Published 2019-03-12

This post is also available in Swedish

Sensor measures nitrogen oxides in street light poles

Another new product has seen the light of day in Mistra. An optical nanosensor for measuring nitrogen oxides has been developed by the Gothenburg company Insplorion. The sensor is now to be integrated into street lighting — an important step towards a commercial product.

Air pollution is a worldwide problem. Today, fixed and costly measuring stations or satellites are our main means of monitoring air quality. The Gothenburg firm Insplorion, with its optical nanosensor, aspires to make environmental monitoring simultaneously cheaper and more refined. The aim is, by integrating its sensor into existing infrastructure, to measure air pollution on literally every street corner.

‘In Gothenburg, for example, there are five or six environmental measuring stations, each costing around half a million kronor. Our optical nanosensors can offer the same measurement accuracy, but at considerably lower cost. The sensors are tiny and can be attached to every street light pole in every town and city. This makes for higher-resolution results in urban areas,’ says Patrik Dahlqvist, Insplorion’s CEO.

In about 2000, researchers at Chalmers University of Technology began to develop a new type of measurement technology based on an optical phenomenon known as a ‘plasmon’. This arises when metal nanoparticles are illuminated and capture light of a particular wavelength.

In 2010, Insplorion was founded to commercialise the technology.

The company already has some 20 academic clients around the world that utilise the technology in materials science and biotechnology research. But the great commercial potential of the sensor, according to Dahlqvist, lies in two of its features. First, the sensor can be adapted to measure various substances. Second, it can be tiny in size with retained measurement accuracy.

‘The nanoparticles have a capacity to amplify measurement signals. So instead of a big, expensive spectrometer, it’s enough to use an LED source and a tiny detector.’

The company is developing the technology for two main applications. One is a battery sensor for improved capacity utilisation in electric vehicle batteries. The other is a sensor to measure the atmospheric concentration of various pollutants. This air-quality sensor has been developed in the past few years with Mistra Innovation’s support (in the PAQSens project; see Facts, below). The project budget has, in particular, funded a Chalmers postdoctoral researcher who has developed and miniaturised a sensor to measure nitrogen oxides.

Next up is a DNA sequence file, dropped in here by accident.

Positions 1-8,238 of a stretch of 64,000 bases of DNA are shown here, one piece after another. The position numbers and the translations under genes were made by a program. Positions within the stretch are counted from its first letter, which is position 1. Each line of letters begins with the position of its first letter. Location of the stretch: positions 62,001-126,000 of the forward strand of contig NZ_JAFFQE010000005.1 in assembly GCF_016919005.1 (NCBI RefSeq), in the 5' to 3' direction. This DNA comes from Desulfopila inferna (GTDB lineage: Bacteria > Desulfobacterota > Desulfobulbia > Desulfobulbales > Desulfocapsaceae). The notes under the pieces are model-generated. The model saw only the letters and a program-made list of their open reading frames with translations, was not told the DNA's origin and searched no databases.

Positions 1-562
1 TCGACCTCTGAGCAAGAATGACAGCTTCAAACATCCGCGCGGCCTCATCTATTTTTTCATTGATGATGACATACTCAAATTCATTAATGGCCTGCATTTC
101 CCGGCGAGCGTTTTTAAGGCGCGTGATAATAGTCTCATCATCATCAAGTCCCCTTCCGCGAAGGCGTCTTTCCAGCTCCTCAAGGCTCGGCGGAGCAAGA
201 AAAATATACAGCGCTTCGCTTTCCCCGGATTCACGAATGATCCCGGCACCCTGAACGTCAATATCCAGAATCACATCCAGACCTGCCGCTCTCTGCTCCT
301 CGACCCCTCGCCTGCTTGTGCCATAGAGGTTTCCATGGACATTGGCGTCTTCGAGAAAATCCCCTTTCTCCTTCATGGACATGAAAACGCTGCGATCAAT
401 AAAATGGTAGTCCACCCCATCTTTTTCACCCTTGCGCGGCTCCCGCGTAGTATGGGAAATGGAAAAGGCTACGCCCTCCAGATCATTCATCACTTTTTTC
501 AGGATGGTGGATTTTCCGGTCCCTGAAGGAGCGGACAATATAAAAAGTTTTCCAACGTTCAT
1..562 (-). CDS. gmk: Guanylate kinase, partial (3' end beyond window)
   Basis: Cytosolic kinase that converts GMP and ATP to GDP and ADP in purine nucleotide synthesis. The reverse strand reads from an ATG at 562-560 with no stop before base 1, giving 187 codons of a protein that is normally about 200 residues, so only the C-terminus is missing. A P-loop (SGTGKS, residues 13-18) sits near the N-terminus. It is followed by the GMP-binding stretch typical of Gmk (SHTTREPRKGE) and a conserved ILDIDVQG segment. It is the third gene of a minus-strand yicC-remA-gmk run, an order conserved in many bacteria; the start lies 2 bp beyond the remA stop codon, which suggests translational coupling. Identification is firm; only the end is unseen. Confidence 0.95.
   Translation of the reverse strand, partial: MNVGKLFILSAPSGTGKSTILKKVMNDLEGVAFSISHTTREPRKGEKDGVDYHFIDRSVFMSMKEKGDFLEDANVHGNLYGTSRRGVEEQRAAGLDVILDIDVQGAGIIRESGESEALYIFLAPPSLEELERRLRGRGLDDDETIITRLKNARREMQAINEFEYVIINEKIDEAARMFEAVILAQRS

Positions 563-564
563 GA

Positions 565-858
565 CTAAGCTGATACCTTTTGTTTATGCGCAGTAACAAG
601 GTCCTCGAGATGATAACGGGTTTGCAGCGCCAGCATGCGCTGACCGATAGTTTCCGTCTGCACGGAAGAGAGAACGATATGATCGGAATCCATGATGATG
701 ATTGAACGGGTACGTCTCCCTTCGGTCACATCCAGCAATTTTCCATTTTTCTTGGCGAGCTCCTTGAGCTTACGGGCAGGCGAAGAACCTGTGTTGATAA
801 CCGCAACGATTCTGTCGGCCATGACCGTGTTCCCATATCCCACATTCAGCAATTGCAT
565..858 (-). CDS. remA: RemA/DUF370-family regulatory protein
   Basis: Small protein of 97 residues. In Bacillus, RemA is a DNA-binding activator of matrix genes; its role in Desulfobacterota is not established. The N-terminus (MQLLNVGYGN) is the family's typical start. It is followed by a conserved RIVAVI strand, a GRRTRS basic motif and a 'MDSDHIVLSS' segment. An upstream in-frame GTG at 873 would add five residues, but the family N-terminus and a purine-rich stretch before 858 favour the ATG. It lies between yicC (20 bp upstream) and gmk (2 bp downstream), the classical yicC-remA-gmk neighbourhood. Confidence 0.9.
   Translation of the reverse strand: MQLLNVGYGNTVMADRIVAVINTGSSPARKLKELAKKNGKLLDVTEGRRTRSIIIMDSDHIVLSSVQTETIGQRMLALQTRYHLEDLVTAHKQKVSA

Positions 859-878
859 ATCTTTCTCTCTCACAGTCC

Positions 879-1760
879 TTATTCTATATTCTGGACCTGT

Insplorion has shown, partly with its installations in Gothenburg, that the sensor works. In the course of 2019, the company will take the next step in its commercial development. At year-end 2018, jointly with the company Leading Light, Insplorion presented a collaboration to develop smart lighting systems.

‘We’ve tested the sensor we developed in Mistra Innovation, so we know it works outdoors. Now we’re leaving the lab and taking the final step towards commercialisation in cooperation with Leading Light.’

The first phase in this collaboration is physical adaptation of the sensors to enable them to be mounted on street lights. Together, the two companies will then engage in marketing and sales in Sweden and abroad. Dahlqvist hopes the first commercial installations will be commissioned in Sweden during 2019.

‘The agreement is important. It enables us to show that we have a viable product, commercially as well. Once we’ve done this, the road ahead will be clear. First, we’ll be able to get major players and partners on board; second, we can integrate the sensors into other technical infrastructure, such as roads,’ says Dahlqvist.

If the collaboration with Leading Light turns out well, the road is open to further expansion outside Sweden too, Dahlqvist adds. Future sales in Asia and South America, in particular, are the goal. To date, the sensors have been adapted to measure nitrogen oxides, but can be developed to measure other air pollutants, such as sulphur dioxide, carbon monoxide and ozone as well.

The customers are mainly municipalities and other agencies that monitor the environment and are responsible for fulfilment of environmental objectives. But Dahlqvist also cherishes the hope that, in the longer term, the sensors can be personal: they could, for example, be incorporated in a pocket-sized device or mobile phone.

‘If we’re to sell pocket sensors, we’ll have to cut the price further — below 1,000 kronor. And that’s entirely possible with our technology, but we’re not quite there yet,’ Dahlqvist says.


Purpose: to develop a Portable Plasmonic Air Quality Sensor (PAQSens) for measuring air pollution, primarily nitrogen oxides

Partners: Insplorion and Chalmers University of Technology

Budget: SEK 6.1 million, including Mistra funding of SEK 2.8m.

Time schedule: 2016–19

Learn more about the project on Mistra Innovation’s website (in Swedish)

Demo Internet of Things project (LoV-IoT)

Text: Henrik Lundström